Internally, the team has worked with other areas — enterprise architecture, solution architecture, data teams, database administrators and network teams to ensure the project team is doing things in a consistent way within the agency. The input of the internal and external expertise has resulted in some positive tweaks to the system, both functionally and behind the scenes, which have positively impacted the performance of the system following the launch. In the first year of the system’s life, there have been no outages or downtime, even through the rounds of continuous improvements in the months following the launch.
The team has not seen indications of generating technical debt through their approaches and generally believes the system has been approached in a reasonable, consistent way. Australian Trade Mark Search has become an exemplar within IP Australia for cloud based delivery.
Criterion 5: Make it secure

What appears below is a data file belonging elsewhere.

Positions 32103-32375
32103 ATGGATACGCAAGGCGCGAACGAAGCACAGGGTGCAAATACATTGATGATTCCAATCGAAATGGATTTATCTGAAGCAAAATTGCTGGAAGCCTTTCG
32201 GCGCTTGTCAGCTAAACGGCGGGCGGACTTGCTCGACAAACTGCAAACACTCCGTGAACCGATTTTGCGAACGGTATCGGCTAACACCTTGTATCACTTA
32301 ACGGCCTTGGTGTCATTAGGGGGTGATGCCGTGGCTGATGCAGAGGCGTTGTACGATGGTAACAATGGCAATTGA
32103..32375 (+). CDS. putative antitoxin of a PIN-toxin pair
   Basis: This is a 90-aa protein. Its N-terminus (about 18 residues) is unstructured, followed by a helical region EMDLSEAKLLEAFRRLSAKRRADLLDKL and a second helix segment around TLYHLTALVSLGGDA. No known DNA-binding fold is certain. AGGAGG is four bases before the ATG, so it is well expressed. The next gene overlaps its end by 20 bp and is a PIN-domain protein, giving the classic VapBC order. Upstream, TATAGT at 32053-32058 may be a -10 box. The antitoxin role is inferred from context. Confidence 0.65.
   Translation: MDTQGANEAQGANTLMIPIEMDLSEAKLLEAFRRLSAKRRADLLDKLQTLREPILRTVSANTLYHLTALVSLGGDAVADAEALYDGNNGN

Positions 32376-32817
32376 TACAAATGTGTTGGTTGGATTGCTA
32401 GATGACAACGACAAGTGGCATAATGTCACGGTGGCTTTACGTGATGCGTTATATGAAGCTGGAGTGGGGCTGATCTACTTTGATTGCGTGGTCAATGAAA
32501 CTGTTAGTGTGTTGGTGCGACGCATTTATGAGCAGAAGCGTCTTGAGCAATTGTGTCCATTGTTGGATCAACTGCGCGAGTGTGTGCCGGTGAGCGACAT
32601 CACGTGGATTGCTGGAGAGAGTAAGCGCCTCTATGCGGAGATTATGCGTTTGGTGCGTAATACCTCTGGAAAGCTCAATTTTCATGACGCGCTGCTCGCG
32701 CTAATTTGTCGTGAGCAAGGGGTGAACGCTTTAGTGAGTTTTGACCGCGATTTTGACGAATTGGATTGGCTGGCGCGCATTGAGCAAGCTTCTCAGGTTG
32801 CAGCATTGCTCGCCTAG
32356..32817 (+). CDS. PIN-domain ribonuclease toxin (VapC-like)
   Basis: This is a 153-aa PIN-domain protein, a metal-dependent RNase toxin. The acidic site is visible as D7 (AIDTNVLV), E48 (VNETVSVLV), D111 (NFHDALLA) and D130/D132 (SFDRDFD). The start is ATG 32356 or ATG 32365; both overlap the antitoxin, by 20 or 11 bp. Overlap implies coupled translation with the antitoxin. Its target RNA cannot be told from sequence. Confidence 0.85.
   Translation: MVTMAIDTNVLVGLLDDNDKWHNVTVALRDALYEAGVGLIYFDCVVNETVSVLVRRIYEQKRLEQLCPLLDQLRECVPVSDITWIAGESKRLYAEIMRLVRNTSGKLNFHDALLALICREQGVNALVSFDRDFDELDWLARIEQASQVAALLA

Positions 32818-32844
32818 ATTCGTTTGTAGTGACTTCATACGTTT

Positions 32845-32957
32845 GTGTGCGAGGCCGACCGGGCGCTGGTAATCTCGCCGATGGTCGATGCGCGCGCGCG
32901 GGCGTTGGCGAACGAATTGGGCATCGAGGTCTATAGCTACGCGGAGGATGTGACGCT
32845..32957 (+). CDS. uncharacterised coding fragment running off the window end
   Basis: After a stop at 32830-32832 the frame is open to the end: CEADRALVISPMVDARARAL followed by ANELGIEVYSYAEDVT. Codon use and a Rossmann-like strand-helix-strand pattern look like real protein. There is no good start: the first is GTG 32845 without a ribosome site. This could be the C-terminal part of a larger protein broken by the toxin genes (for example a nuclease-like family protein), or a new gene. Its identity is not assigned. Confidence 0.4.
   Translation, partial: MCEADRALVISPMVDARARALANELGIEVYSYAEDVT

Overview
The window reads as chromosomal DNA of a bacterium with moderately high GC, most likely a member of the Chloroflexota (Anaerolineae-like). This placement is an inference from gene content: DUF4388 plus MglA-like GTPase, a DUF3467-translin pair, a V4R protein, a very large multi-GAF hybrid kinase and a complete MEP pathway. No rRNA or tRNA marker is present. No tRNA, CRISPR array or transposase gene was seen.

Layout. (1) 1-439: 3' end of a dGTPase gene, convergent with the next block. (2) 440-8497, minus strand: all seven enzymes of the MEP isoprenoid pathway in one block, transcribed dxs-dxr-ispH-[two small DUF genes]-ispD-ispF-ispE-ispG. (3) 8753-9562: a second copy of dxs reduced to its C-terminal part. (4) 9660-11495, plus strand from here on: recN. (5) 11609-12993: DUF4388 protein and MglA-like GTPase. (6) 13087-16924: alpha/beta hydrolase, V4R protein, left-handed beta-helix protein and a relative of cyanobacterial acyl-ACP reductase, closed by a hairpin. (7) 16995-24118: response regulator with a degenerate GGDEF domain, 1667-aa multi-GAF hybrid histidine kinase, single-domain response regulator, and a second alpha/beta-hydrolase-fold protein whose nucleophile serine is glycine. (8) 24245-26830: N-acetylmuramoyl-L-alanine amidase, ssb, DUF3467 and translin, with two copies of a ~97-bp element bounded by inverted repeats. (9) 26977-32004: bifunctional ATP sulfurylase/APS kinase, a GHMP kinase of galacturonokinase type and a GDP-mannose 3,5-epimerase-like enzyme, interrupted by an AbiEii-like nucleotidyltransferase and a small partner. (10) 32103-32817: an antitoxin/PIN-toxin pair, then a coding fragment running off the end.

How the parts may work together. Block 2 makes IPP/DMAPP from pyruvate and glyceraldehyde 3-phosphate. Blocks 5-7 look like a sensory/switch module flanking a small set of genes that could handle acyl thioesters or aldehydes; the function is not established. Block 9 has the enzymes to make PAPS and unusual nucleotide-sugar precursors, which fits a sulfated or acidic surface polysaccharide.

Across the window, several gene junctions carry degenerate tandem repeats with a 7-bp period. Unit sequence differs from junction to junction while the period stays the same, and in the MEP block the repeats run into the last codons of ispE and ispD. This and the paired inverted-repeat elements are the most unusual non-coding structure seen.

All the data accessible via Australian Trade Mark Search is publicly available, there is no confidential data stored in the system. The team has engaged IP Australia’s Privacy Officer to assist in interpretation of the Australian Privacy Principles, when needed. The system has been designed to allow anonymous use and does not cache search results, and cookies do not include any identifying information. The team have demonstrated compliance with legal and policy requirements and have factored these into the solution.
Since the Beta assessment, the system has undergone more penetration testing and secure code reviews. Good technical learnings came out of these — everything that was identified was fixed and signed off. Every 6 months all controls are checked, including cloud permissions. Our cloud provider is also performing architecture reviews. The project team is working towards having smaller security assessments more frequently and for this to be the direction of the organisation.
Criterion 6: Consistent and responsive design
The team was advised in Beta that while there was limited demand for mobile access to Australian Trade Mark Search at that time, more focus should be considered on building a complete mobile experience sooner rather than later.